Donald Trump’s latest campaign pledge, to ban Muslims from entering the United States, has caused widespread condemnation from those on both sides of the political aisle.
“Donald J. Trump is calling for a total and complete shutdown of Muslims entering the United States until our country’s representatives can figure out what is going on,” a press release from the campaign said on Tuesday.
A Trump spokesman later said this should apply to both immigrants and tourists.
The backlash was immediate.
This includes U.S. Senator Martin Heinrich, who took to Facebook on Wednesday morning to condemn Trump’s plan and compared it to the past and how his grandparents, immigrants from Germany, would have been treated during World War II under a similar proposal.
“Donald Trump’s latest comments are a rejection of American values and represent the worst ethnic and religious prejudices,” Heinrich said. “I am grateful that when my father and grandparents fled Germany in the years leading up to World War II, that our country chose to see them for what they were: enthusiastic American immigrants seeking to escape the dangerous politics gripping their former nation.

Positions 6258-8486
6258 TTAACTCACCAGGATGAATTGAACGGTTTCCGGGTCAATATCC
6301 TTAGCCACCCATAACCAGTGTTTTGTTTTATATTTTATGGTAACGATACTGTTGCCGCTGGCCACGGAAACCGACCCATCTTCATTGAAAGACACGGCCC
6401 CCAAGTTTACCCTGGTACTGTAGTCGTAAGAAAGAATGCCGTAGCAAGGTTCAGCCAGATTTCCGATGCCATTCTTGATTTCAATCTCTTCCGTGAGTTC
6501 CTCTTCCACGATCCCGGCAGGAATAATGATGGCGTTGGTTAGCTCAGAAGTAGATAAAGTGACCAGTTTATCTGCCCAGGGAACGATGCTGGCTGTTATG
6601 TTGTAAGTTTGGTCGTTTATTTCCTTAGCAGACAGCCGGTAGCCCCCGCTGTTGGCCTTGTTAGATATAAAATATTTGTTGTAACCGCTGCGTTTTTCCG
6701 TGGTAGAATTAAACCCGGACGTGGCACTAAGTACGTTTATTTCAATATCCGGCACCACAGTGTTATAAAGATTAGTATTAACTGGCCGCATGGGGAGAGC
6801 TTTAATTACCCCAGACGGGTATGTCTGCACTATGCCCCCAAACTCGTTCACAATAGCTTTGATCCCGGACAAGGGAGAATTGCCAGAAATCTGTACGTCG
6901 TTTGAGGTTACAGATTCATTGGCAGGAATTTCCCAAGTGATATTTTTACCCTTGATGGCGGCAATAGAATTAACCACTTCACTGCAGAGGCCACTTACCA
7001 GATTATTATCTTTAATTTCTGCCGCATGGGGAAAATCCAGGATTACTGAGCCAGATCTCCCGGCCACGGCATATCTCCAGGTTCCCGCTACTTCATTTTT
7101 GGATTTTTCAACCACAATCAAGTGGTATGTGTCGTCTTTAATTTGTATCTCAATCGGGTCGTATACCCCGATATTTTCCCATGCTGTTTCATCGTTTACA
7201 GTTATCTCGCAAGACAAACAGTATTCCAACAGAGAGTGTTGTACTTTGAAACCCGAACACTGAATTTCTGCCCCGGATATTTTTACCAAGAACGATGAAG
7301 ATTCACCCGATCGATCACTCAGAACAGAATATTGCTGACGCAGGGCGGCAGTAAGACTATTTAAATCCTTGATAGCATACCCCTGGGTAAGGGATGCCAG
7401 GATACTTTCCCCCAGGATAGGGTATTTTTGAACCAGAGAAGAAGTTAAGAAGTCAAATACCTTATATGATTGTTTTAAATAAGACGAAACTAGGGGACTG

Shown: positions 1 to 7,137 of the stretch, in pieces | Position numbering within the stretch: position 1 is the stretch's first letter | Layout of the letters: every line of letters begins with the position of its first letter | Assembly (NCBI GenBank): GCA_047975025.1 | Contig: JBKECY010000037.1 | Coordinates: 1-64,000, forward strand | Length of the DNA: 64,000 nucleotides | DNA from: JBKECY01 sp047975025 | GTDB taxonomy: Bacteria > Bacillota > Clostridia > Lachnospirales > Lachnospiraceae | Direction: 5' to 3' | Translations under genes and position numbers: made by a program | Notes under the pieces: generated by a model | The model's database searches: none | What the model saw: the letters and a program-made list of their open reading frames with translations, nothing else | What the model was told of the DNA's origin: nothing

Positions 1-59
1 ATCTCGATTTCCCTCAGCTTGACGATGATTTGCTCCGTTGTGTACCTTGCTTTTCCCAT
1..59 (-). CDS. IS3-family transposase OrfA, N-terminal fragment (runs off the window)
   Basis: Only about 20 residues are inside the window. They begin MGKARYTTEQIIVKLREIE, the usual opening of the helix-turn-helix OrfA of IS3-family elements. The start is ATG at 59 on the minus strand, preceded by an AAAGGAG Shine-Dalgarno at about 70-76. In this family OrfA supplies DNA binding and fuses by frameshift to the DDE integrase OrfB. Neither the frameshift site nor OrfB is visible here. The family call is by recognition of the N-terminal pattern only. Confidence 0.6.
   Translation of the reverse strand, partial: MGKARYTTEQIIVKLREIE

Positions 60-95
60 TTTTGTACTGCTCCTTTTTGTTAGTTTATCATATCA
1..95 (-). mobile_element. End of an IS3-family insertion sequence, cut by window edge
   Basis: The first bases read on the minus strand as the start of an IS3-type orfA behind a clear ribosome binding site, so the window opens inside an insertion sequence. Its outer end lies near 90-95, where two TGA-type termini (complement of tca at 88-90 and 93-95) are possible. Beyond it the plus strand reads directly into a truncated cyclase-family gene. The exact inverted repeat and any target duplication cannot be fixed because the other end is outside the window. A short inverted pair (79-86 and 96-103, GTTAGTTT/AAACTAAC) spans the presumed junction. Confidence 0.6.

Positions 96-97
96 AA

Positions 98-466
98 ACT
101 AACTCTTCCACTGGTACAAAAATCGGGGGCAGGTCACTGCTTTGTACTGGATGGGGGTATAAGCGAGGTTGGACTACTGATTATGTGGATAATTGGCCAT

“Had this brand of twisted anti-immigrant logic been applied to them, I can only wonder how very different my life would be today.”
Speaker of the House Paul Ryan, R-Wisc., also criticized Trump’s plan, saying it “is not conservatism.” However, Ryan said he would support the Republican nominee, no matter who they are.
The White House Press Secretary took a different tact. Josh Earnest said the plan “disqualified him from serving as president.”
The plan is the latest in a long line of controversial plans by the real estate magnate who rocketed to the top of polls in the Republican presidential primary and has largely stayed there for months.
From the very beginning, Trump drew attention for his comments on Mexicans when announcing his candidacy.
But his proposal targeting Muslims seems could be another level of controversy. The proposal comes from a shoddy poll run by Frank Gaffney, a man labeled as an anti-Muslim extremist by the Southern Policy Law Center.
Republican presidential candidate Jeb Bush said that the United States should only accept Christian refugees from Syria. Another Republican candidate for president, Ben Carson, said that the United States should not elect a Muslim president and that the religion is inconsistent with the U.S. Constitution.